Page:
Jim Brown (Esau Pritchett) ends up being the comic relief in a situation whose gravity is dense and immense. Pritchett lets the comic zingers zip naturally from his lips without forcing the humor into his lines. His enormous stature falls in line with the historical notion of the character and he embodies this concept to the fullest on stage. There is something unsettling about his ferocity that lives up to the hype of his character as well. Pritchett carefully balances honest sincerity against the waxing narrative of his only reflective story told in the piece and delivers a stunning moment when recalling his visit to home. It’s the off-kilter comments that add a laugh to diffuse tension in the most earnest fashion from Pritchett that keep his character lively and inviting.
Pritchett plays exceptionally well with the other three performers; a fully functioning fraternal bond tied true with friendship and camaraderie flows between the Jim Brown character and Malcolm X (Tory Andrus), Cassius Clay (Sullivan Jones) and Same Cooke (Grasan Kingsberry.) These four performers each have their own unique way of expressing the tensions of strife— be it the civil rights struggle, personal identity crisis, dilemmas of faith— in a remarkable and honest fashion that resonates through the audience.
Jones, as the newly-crowned heavyweight champion of the world, delivers a thrilling stage presence. His floating swift steps and perpetual energetic motion keep him hopping and animated. Whether it’s the speed at which he speaks, or the re-enactment of the fight he’s just won, Jones’ character is frenetically charge and keeps moving with a high sparking energy throughout the performance. When he settles into the more serious subjects of the evening, Jones internalizes that energy and transforms it into emotional expressions that diffuse themselves into his spoken word and precisely delivered silences.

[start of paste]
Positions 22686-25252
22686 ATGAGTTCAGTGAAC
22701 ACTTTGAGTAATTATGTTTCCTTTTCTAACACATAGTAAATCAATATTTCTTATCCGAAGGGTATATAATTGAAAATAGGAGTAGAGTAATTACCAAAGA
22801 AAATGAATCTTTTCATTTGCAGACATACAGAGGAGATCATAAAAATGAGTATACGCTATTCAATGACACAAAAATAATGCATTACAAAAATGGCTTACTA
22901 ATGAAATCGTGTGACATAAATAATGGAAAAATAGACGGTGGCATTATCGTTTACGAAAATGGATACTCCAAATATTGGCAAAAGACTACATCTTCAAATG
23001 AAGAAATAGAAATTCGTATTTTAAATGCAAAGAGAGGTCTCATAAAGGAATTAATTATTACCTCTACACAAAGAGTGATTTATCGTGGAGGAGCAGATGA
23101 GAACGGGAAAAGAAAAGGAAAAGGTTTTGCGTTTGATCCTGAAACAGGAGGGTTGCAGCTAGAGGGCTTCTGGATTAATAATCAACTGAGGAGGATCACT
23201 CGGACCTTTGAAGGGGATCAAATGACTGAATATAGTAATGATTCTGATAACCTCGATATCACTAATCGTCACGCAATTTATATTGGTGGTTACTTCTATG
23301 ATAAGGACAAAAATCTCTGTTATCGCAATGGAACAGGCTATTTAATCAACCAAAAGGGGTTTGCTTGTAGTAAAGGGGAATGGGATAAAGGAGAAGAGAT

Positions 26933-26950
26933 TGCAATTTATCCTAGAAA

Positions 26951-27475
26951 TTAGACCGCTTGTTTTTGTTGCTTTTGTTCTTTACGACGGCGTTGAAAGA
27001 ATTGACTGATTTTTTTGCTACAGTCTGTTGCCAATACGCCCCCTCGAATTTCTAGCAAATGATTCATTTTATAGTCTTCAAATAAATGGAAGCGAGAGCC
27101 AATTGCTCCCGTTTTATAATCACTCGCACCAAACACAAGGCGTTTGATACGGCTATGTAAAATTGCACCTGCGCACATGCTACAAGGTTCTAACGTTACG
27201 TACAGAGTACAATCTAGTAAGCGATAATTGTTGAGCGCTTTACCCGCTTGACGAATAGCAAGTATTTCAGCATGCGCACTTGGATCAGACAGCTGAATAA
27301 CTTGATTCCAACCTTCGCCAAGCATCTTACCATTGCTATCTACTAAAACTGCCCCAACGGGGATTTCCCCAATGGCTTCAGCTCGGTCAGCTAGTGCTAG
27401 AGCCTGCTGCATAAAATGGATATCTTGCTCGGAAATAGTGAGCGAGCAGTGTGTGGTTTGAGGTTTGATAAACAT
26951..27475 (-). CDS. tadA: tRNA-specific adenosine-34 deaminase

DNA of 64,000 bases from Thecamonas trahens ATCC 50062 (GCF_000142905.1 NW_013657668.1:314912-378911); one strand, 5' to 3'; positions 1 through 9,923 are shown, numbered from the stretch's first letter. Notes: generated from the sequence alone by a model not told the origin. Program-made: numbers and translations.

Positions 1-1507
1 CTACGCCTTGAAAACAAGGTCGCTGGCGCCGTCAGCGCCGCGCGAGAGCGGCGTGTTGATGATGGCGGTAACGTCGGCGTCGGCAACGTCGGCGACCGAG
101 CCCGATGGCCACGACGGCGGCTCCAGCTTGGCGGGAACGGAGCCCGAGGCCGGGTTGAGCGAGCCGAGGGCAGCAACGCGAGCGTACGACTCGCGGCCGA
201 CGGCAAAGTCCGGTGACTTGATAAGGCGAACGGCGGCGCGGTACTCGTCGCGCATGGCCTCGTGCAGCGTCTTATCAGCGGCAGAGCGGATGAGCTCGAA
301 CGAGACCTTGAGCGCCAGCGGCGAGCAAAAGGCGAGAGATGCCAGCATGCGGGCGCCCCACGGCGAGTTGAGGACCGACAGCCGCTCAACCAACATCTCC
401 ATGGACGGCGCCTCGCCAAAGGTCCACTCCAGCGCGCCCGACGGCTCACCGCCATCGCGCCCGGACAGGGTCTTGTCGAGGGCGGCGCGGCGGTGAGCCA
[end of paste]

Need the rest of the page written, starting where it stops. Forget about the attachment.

Andrus, as Malcolm X, and Kingsberry, as the legendary Sam Cooke, take turns butting heads and coming to blows with one another throughout. Andrus’ stalwart stoicism grounds his character in his motivations for the cause while Kingsberry’s liberated disposition has his character and ideology floating along like an easy breeze. Kingsberry burns the house down when he starts his soul-revival singing; a sincere and soulful voice permeating even the thickest of tensions that the show creates. Watch his “sister-flute” dance for a moment of thrilling hilarity as he throws his all into the physicality of this scene.
Kingsberry shifts gears when singing his more haunting and harrowing solo toward the end of the performance; a moment that draws his character and Andrus’ character to a mutual understanding. This, like so many moments throughout the production, is striking and deeply stirring on an emotional and spiritual level regardless of your personal beliefs. The show is inspiring and electrified with the passion of these four performers and the characters they represent. It’s only a night and all the things that can happen in just one night are sure to move your heart and shake up your mind; it would be a shame to miss this limited engagement run.
Running Time: Approximately90 minutes no intermission
One Night in Miami plays through February 8, 2015 in The Pearlstone Theatre at Centerstage— 700 N. Calvert Street in Baltimore, MD. For tickets call the box office at (410) 332-0033 or purchase them online.